4 Things You Should Know About Fish and UV Light

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Anglers naturally tend to judge lure finishes as they appear to the human eye. However, this approach overlooks the basic biological differences between the human eye and the eye of a fish. Unlike human eyes, which require a black light to see ultraviolet reflection , many predator species of fish can see it naturally. This is driving a whole new approach to lure design. Read on to learn the four things an angler should know about fish and UV (ultraviolet) light.

Fish do not see color the same way people do
How fish see and respond to color has puzzled many anglers of the industry. The more we learn about their vision, the more perplexed we become. They simply do not see color the same way. You might logically think that a beautifully finished pattern lure will catch you a nice bass because it looks like a frog, but that is not necessarily the case. The position of the rods and cones in the eyes of most fish enhance their sensitivity to motion and contrast, at the expense of detail. The ability to see reflected UV
light not only helps them identify mates and enemies but also transparent food sources. For example, plankton is much easier to see when they’re reflecting UV light.

Fish rarely bite what they can’t see
As you may know, the spectrum of visible light is a group of colors ranging from reds to deep violets. While these are of high importance in our own environment, they quickly filter out as depth increases below water’s surface. And what fish can’t see, they won’t bite. If you fish with our lures, you won’t get the same tap, tap as you get with other plastics. These lures get crushed. Predators will use UV light to gain a feeding advantage,especially on a cloudy day.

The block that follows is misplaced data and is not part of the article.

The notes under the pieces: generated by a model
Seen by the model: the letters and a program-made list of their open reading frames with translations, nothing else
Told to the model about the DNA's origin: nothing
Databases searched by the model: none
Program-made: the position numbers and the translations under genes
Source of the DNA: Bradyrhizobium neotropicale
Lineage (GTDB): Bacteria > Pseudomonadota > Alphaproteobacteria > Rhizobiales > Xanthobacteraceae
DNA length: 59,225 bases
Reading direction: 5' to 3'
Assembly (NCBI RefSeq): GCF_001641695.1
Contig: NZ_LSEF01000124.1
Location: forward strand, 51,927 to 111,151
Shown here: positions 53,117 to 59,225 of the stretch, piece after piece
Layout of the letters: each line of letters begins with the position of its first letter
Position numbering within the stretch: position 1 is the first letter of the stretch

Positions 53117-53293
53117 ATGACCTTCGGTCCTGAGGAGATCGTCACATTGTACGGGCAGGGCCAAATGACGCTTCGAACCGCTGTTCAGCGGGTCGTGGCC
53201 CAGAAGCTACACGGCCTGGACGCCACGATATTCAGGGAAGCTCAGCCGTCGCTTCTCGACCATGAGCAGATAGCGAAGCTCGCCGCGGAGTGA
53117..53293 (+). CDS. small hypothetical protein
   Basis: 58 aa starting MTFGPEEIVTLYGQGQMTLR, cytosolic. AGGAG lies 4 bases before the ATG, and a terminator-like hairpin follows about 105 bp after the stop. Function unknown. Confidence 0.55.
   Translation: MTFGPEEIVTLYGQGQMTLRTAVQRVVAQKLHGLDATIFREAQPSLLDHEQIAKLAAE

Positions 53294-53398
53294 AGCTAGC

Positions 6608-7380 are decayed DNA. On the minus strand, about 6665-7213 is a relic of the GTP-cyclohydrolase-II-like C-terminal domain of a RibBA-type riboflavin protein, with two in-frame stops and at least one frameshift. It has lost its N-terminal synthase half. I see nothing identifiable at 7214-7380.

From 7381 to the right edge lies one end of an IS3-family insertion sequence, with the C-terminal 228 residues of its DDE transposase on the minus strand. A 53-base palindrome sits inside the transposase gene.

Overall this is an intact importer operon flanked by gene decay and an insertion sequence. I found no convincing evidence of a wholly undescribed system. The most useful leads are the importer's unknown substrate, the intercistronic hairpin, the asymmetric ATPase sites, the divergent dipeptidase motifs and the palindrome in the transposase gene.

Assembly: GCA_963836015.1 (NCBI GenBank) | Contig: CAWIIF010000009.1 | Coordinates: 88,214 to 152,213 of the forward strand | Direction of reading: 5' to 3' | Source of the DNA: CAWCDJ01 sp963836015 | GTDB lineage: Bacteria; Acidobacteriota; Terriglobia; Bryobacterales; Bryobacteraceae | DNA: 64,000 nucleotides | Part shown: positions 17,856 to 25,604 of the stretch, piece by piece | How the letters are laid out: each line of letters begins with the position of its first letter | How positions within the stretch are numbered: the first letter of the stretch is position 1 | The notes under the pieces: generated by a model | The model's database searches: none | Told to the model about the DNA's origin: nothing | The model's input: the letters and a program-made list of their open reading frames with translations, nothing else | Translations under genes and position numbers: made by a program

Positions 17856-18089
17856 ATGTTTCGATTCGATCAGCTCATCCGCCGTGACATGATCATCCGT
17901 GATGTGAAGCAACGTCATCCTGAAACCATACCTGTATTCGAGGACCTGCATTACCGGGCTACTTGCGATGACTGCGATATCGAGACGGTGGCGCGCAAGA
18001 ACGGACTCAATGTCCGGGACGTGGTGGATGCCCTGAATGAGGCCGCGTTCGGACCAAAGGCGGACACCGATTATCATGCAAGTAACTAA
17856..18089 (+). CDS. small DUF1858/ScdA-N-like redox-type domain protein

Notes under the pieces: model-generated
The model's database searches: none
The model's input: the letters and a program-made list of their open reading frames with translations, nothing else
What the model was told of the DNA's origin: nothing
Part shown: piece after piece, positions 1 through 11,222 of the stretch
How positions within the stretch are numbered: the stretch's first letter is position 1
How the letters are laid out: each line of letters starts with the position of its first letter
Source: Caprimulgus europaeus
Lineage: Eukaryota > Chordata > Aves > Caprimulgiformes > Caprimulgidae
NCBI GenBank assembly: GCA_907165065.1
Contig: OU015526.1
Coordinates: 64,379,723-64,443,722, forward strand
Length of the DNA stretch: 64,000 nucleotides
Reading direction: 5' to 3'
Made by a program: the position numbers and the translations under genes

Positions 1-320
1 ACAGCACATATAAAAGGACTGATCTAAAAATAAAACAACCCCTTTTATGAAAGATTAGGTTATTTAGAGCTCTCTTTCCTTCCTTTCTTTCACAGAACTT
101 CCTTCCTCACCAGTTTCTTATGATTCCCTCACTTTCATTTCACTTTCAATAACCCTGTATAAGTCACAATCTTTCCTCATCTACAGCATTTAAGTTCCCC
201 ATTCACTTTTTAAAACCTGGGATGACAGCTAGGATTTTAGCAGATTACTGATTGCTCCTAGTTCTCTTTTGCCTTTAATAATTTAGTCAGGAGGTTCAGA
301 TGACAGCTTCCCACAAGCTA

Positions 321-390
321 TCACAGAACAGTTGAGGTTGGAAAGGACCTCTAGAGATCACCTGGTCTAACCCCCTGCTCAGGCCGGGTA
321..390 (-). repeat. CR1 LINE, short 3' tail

A lure that is more visible is more available to hunting predators Wavelengths of light actually determine the colors within the visible spectrum. The longer wavelengths are red and orange; the shorter wavelengths are green, blue and violet. If you look up its definition, ultraviolet literally means “beyond violet.” This begs the question: Is there light at depths of 400 feet? For humans, no. We do not have the right rods and cones in our eyes to see this frequency of light. For fish, the answer is heck yes! UV light is on such a different frequency that it penetrates to great
depths in an otherwise dark ocean the same way it penetrates some types of clothing and causes skin cancer. Anything that reflects UV rays allows fish to spot it, much like a freshly charged glow-in-the-dark lure. A lure that is more visible is more available to hunting predators

The UV concept isn’t new, nor is it mainstream
Some lure makers started leveraging this knowledge decades ago. That said, you’re probably wondering why this notion isn’t more widely exploited—and rightly so. It’s a combination of new technology and
angler desire for the next big thing. Many are simply uneducated or misinformed about the relationship between fish and UV light. The concept has been around for a long time and we encourage you to experiment with our lineup of UV reflective soft plastics.

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